It's impossible to explain B'nai Shalom without first explaining Greensboro, North Carolina's third largest city with a population of about 225,000. There are about 1,300 Jewish families in the city, fewer even than Greensboro's growing Muslim population. There are two synagogues--one Reform and one Conservative, along with a small but growing Jewish high school, American Hebrew Academy.
In fact, it's that small Jewish population that drives many parents to B'nai Shalom, Groner said, since the public schools are so predominately Christian.
"A lot of these students probably wouldn't go to a (Jewish) day school in larger Jewish communities," she said.
Jews are a clear minority in Greensboro, but they helped create the city. The first Jewish residents moved here at the turn of the last century, drawn by the city's history of religious tolerance and its Quaker roots. Central North Carolina grew strong due to the industrial and philanthropic efforts of a few Jewish families, whose names now appear on the city's hospital, its textile factories and its parks.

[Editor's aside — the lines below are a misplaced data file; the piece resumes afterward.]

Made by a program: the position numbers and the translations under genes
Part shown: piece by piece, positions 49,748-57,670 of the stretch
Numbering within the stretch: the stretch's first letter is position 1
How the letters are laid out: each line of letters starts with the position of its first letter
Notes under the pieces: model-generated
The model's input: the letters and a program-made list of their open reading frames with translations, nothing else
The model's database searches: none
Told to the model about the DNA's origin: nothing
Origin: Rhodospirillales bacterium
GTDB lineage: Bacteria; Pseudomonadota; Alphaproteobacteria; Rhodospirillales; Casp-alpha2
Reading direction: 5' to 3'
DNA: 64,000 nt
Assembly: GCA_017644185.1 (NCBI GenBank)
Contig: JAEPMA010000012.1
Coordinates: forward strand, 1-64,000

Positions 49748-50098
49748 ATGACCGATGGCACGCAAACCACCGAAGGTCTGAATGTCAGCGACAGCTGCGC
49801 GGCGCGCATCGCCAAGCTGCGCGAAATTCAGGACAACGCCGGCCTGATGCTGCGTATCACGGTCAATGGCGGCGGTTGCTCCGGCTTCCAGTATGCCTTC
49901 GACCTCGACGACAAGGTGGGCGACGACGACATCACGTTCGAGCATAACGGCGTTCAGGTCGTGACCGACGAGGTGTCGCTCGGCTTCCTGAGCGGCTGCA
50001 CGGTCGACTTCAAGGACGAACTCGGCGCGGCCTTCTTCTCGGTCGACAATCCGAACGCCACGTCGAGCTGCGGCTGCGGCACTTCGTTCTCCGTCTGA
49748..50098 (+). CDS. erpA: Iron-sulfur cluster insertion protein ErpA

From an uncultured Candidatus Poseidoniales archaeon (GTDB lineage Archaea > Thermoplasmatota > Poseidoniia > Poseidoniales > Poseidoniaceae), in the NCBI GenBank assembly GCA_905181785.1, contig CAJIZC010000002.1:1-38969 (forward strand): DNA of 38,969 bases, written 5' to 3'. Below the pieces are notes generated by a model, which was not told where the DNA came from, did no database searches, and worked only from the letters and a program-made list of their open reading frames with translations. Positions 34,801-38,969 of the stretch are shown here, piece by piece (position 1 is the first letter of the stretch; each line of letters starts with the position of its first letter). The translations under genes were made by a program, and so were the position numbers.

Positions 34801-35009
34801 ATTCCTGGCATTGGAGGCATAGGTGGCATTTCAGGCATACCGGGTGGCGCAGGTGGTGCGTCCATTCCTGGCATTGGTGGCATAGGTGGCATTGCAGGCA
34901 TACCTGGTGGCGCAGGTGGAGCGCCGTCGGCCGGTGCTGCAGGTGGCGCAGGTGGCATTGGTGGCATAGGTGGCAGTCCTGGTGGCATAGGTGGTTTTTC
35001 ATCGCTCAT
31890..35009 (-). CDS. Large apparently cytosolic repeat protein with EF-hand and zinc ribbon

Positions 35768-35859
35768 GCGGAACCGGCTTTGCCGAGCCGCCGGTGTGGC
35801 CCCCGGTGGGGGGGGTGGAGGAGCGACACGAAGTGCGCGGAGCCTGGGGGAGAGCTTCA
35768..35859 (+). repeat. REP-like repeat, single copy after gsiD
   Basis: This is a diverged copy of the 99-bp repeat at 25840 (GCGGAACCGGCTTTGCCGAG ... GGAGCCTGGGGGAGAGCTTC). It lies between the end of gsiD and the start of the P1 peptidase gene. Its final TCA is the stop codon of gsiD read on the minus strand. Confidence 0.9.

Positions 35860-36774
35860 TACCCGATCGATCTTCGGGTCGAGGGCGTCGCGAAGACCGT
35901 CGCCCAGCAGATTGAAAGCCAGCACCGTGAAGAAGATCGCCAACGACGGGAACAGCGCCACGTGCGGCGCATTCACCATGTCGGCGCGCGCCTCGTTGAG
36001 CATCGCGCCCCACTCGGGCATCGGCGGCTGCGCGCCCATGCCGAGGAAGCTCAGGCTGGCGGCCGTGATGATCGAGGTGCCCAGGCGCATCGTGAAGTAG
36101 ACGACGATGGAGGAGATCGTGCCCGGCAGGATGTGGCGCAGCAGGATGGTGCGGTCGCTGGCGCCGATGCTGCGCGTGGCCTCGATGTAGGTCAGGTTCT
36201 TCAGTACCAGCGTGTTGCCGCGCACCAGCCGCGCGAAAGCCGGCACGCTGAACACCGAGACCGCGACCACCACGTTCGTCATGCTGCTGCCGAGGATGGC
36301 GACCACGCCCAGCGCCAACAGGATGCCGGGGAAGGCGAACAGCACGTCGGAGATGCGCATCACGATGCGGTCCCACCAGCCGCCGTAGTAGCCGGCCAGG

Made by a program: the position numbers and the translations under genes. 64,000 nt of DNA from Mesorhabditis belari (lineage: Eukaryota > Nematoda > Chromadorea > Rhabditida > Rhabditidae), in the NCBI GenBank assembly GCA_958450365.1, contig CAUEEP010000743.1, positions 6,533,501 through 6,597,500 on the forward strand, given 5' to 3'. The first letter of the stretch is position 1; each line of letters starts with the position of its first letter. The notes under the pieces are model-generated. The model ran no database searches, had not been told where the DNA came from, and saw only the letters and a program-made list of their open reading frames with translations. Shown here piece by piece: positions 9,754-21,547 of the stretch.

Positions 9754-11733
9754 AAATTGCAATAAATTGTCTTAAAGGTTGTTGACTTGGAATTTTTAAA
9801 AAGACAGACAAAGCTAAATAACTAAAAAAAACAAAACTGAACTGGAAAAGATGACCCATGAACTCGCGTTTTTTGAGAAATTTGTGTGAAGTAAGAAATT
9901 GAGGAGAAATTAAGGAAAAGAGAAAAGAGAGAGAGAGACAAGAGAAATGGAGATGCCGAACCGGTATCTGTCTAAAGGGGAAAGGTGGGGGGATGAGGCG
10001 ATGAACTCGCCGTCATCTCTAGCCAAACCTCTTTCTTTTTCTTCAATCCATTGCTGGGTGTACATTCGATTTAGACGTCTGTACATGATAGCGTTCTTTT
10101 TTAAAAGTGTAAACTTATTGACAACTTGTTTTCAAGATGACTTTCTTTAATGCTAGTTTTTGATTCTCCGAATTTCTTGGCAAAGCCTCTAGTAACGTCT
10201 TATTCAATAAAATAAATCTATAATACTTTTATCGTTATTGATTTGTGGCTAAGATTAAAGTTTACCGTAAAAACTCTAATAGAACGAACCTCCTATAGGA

It's that environment in which Greensboro's Jewish community has stayed small, but extremely active. About one-third of Jewish children in the city attend B'nai Shalom, which accepts students from pre-school to the eighth grade. The school is tucked in a quiet suburb and is attached to the Conservative synagogue, Beth David. Both rabbis teach classes at the school, and many children attend Sunday school at the Reform temple.